I made the cold call to Clearwater, Fla., and when a man answered the phone, I introduced myself and asked if this was Lloyd Monsen.
Was this the same Lloyd Monsen who played soccer at the 1952 Olympics in Helsinki?
Did he know anything about the baseball games that were played that summer in Finland?
“Not only did I play in those games, I was the starting pitcher.”
Unbelievable! Lloyd was, and is, as sharp as a tack and went on to describe the baseball games in surprising detail. He recalled that U.S. Senator Henry Cabot Lodge Jr. threw out the first pitch before the game against Finland, and noted that the host country supplied all the baseball equipment.
Thankfully, Lloyd kept quite a few souvenirs from his Olympic experience in Finland, and he has graciously loaned us the patch from his team jacket along with his official Olympic ID for our exhibit. These wonderful artifacts are just two of over 50 that are featured in our Olympic Baseball exhibit, now open on the second floor of the Museum.
Tom Shieber is senior curator of the National Baseball Hall of Fame and Museum.
By Jim Gates
I enjoyed watching the World Baseball Classic and was not particularly surprised to see Japan playing for the championship once again. Baseball in Japan has a long history, and there is as much baseball folklore and tradition on this island nation as exists in any
country. The national high school tournament is conducted with the same fervor as Americans attach to the NCAA basketball tournament, and the Japanese major leagues have some of the most vocal fans on the planet.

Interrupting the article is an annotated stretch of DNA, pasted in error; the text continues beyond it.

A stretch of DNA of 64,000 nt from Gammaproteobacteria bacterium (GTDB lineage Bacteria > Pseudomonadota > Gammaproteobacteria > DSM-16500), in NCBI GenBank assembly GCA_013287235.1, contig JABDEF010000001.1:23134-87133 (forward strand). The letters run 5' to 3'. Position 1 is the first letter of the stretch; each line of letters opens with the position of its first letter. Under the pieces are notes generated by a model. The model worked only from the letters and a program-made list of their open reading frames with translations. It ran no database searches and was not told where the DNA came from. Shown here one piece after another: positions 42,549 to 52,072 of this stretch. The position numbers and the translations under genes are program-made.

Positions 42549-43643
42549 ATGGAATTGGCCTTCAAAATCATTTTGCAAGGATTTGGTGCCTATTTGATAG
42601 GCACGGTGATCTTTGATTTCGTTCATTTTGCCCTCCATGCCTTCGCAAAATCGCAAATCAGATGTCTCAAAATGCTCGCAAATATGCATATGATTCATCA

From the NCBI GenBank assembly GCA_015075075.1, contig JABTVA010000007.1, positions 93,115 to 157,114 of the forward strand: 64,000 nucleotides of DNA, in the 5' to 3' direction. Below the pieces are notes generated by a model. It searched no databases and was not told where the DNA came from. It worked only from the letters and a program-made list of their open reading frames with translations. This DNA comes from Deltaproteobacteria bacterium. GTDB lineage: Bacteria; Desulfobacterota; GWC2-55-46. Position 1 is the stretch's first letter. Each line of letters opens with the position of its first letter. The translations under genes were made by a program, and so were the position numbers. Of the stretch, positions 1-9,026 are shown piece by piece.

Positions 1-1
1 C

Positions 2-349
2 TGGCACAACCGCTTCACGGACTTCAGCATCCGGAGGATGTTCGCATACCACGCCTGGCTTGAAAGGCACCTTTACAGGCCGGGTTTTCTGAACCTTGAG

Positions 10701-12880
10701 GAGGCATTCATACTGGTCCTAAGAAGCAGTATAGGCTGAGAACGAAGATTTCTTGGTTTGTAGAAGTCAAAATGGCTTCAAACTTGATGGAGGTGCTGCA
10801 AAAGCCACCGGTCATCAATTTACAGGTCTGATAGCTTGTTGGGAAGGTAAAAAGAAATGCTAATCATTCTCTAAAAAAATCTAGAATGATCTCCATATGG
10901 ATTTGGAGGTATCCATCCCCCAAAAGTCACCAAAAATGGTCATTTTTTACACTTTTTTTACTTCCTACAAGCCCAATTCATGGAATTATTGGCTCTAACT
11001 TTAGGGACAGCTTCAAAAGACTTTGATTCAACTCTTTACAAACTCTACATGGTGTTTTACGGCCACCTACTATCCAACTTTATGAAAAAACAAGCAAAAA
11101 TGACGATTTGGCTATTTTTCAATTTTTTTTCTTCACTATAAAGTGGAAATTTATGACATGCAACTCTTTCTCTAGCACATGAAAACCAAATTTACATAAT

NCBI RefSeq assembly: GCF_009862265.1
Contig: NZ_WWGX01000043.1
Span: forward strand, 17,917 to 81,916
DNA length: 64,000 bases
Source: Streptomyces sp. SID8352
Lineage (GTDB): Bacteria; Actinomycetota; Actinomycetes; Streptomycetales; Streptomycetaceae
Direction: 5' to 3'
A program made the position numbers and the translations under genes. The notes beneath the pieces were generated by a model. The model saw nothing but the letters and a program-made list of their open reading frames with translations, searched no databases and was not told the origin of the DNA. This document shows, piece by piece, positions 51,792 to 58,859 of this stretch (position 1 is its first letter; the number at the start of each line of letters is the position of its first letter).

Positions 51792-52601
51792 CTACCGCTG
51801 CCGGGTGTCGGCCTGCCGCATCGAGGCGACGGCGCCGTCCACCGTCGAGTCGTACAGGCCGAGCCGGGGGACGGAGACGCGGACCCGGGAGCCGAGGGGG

An American expatriate educator named Horace Wilson is credited with introducing the Japanese to baseball in the early 1870s, and we have tried to reflect this nation’s long history in our collection. As I go through the files in our archive, I often come across artifacts that relate to the relationship between Japan, the United States and the game of baseball. Among the hundred of items from Japan, one of my favorites is a program from the 1931 Major League tour featuring Lou Gehrig, Frankie Frisch, Lefty Grove, Rabbit Maranville and Mickey Cochrane, who together compiled a record of 17-0. I wonder if they ever thought that baseball would become such an international sport and that the Japanese would become such a baseball power?
The Japanese have had a chance to fully develop their own baseball history, and this has led to a strong sense of pride in their game and to the players that have been introduced to the rest of the world. This includes the Olympic Games, the World Baseball Classic and right into Major league Baseball. It will be interesting to see what type of artifacts and documents we acquire in future years relating to this element of the game.
Jim Gates is librarian of the National Baseball Hall of Fame Library.